When we arrived, we could see that a crowd was gathering. It was about 5pm by this point. We stopped and watched for a while. Sitting on the bleacher-like steps of the Ghat, we had a great vantage point to see what was going on.
Some people were selling little trays of flowers, others were trying to get people to climb aboard the wooden boats floating in the harbor and still others were setting up platforms for a ceremony. We then recalled that we had heard a ceremony took place each evening. Realizing we had stumbled upon the correct site for the ceremony (called Gange Aarti) we decided to stay and wait for it.
I was curious about the trays of flowers so I went to a vendor that was selling them. He told me that they were offerings. He instructed me to light the candle in the middle, make a wish and send it off to float in the Ganges. I gave him a small donation for my wish and he helped me light it and set it afloat. (Side note - I didn't want to touch the Ganges, that water is DIRTY!)
There was a bit of wind picking up, so it didn't want to stay lit - but eventually I got it lit and out there.
Tammy and I continued to sit on the steps and people watch. All of a sudden I felt a presence near us. A very LARGE presence. I turned to see a huge bull that had wandered up behind us. I stood up and pointed him out to Tammy. After a quick "take my picture with it!" moment, she asked if she should get up too. I replied probably so. She stood up without a moment to spare because just as we stepped away the animal decided to urinate all over the place! Our nice spot was no longer very nice!
Watching the people further, we realized that people were paying to sit in the boats to watch the ceremony. We had been asked by several hawkers to go sit in their boat, so we decided to do as the locals do. We went to a boat. We didn't really know what was going to happen or where, so we asked the guy for his recommendation on where it was best to sit. He placed us towards the front of the group of boats. This turned out to be prime seating! We could see the entire ceremony with ease. It was the best vantage point!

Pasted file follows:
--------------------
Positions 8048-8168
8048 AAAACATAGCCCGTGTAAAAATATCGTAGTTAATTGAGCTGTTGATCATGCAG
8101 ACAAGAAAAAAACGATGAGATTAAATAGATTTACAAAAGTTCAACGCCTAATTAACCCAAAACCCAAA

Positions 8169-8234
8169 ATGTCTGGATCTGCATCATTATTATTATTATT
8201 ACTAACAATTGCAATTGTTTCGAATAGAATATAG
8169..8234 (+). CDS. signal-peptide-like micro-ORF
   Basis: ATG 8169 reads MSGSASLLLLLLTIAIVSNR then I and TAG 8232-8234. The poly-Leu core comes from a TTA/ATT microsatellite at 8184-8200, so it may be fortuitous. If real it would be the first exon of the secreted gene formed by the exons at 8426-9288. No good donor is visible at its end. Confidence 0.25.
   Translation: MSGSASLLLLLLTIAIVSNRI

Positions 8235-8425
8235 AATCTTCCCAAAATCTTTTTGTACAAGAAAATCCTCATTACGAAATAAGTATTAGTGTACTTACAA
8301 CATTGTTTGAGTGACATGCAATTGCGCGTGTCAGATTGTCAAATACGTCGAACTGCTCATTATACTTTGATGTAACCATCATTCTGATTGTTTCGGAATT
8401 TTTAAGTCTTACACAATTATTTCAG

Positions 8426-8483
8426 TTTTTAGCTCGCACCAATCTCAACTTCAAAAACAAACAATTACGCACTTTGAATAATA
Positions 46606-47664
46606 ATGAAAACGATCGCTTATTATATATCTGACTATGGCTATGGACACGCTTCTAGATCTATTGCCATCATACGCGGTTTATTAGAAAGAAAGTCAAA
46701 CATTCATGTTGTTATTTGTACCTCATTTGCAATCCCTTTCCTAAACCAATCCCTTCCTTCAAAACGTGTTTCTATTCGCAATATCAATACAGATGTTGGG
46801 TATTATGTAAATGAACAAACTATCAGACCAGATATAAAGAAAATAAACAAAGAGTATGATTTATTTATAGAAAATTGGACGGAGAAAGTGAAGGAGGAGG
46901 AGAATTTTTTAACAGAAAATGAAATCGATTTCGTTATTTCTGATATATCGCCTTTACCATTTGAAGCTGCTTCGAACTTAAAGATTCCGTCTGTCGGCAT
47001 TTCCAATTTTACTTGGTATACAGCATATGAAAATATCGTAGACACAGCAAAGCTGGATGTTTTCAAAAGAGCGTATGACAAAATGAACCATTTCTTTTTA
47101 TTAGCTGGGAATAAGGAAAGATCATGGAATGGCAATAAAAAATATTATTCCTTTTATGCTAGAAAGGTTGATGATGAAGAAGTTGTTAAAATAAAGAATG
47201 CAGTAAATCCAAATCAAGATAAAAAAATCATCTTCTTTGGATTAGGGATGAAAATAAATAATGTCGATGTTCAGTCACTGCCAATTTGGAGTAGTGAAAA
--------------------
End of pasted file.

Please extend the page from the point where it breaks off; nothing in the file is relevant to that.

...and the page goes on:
We sat there waiting for the ceremony to begin. Many people began to fill in the area. Some came down to the river to bathe. We even saw some drinking the water. I know that to the Hindus, the Ganges River is a holy river - but it is truly a polluted body of water. It is said that 20% of it is simply fecal matter. We were shocked at how many people partook the water.
We had to wait until 7pm before the ceremony began. It started off with the clanging of a metal mallet against a metal plate and bells ringing. At first, the ceremony seemed to center around a family that was being blessed. The family was dressed in red, the color of weddings, so perhaps it was related to a wedding. Then the family left and we were left with a group of men (priests?) who performed the ceremony. They were wearing an outfit that reminded me of a Japanese Kimono. They sang, danced, rang bells, chanted and more.
At times, the audience clapped along. Fire was a major element in these dances. They each had a piece in their hand that would be flaming. It looked like an olympic torch, with a curved leaf (rake head) bending over it. It was elegant. Smoke from incense filled the air and flames danced. Various props including something that looked like a feather duster, were brought to the men performing the ceremonial dances. There was so much energy in the air. I was simply happy to be there, witnessing this ceremony, even if I did not understand it.
When we first got on the boat, Tammy and I were again sold flower offerings and we didn't know when we should set them out to float. A lovely woman in the boat next to ours decided to help us out. She did not speak English, but with hand gestures and facial expressions she let us know to set them out at that point and helped us do so. After they were lit, she anointed us with water from the Ganges. She was so very helpful and really wanted to be sure we had the full experience. (She's the one smiling at us in the photo below)
The ceremony was beautiful and it was really a treat to see. I'm sorry that I don't have many photos of it. As luck would have it, my camera battery picked the beginning of the ceremony as the perfect time to be exhausted. All this travel and this was the first time I've had such luck. In some ways, I was freed and able to just appreciate the ceremony without having to think about documenting it.
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